March 8, 2005 (IMMOKALEE/LOUISVILLE) – In a precedent-setting move, fast-food industry leader Taco Bell Corp., a division of Yum! Brands (NYSE: YUM), has agreed to work with the Florida-based farm worker organization, the Coalition of Immokalee Workers (CIW), to address the wages and working conditions of farmworkers in the Florida tomato industry.

Taco Bell announced today that it will fund a penny per pound pass-through with its suppliers of Florida tomatoes, and will undertake joint efforts with the CIW on several fronts to improve working conditions in Florida’s tomato fields. For its part, the CIW has agreed to end its three-year boycott of Taco Bell, saying that the agreement sets a new standard of social responsibility for the fast-food industry.

Taco Bell has recently secured an agreement with several of its tomato-grower suppliers, who employ the farmworkers, to pass-through the company-funded equivalent of one-cent per pound directly to the workers.

With this agreement, we will be the first in our industry to directly help improve farmworkers’ wages, added Brolick, And we pledge to make this commitment real by buying only from Florida growers who pass this penny per pound payment entirely on to the farmworkers, and by working jointly with the CIW and our suppliers to monitor the pass-through for compliance. We hope others in the restaurant industry and supermarket retail trade will follow our leadership. Yum! Brands and Taco Bell will also work with the CIW to help ensure that Florida tomato pickers enjoy working terms and conditions similar to those that workers in other industries enjoy.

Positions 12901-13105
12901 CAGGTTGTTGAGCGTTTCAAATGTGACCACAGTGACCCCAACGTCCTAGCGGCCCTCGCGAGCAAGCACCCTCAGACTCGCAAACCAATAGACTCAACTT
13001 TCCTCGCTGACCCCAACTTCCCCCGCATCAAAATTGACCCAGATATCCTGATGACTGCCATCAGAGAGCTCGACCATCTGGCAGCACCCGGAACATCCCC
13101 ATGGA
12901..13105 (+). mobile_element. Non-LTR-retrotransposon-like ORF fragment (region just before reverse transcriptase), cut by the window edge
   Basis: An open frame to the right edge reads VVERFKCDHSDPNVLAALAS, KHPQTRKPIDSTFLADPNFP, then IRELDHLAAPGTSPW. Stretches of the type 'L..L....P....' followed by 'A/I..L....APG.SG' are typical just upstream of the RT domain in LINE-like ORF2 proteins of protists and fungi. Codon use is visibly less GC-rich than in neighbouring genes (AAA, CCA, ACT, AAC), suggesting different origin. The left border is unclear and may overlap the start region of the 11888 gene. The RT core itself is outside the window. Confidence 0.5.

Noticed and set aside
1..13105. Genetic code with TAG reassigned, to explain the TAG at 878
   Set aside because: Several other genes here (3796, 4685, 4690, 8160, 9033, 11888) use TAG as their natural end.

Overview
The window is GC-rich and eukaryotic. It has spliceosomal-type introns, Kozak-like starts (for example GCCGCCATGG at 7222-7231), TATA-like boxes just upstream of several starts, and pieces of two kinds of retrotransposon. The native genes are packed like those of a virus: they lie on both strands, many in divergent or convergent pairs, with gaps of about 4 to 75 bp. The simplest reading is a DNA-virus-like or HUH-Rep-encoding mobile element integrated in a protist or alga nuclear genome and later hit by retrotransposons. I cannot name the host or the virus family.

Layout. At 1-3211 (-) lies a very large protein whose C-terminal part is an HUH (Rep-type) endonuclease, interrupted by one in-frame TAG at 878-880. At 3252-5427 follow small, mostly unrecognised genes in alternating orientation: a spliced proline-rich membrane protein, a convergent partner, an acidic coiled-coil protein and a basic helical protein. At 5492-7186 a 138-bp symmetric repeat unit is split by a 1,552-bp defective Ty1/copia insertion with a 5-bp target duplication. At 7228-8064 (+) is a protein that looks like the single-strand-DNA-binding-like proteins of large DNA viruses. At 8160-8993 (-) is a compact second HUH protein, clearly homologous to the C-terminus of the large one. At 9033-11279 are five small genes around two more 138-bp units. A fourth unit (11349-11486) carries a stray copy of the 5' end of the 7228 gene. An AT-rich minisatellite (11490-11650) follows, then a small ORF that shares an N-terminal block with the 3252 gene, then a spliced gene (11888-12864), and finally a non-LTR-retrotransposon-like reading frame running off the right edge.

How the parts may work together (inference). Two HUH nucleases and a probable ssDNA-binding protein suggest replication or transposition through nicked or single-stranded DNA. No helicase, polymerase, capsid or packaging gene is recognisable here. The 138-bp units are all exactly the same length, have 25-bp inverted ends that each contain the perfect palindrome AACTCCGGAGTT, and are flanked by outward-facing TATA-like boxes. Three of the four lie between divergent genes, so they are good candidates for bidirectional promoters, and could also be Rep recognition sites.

The Company indicated that it believes other restaurant chains and supermarkets, along with the Florida Tomato Committee, should join in seeking legislative reform, because human rights are universal and we hope others will follow our company’s lead.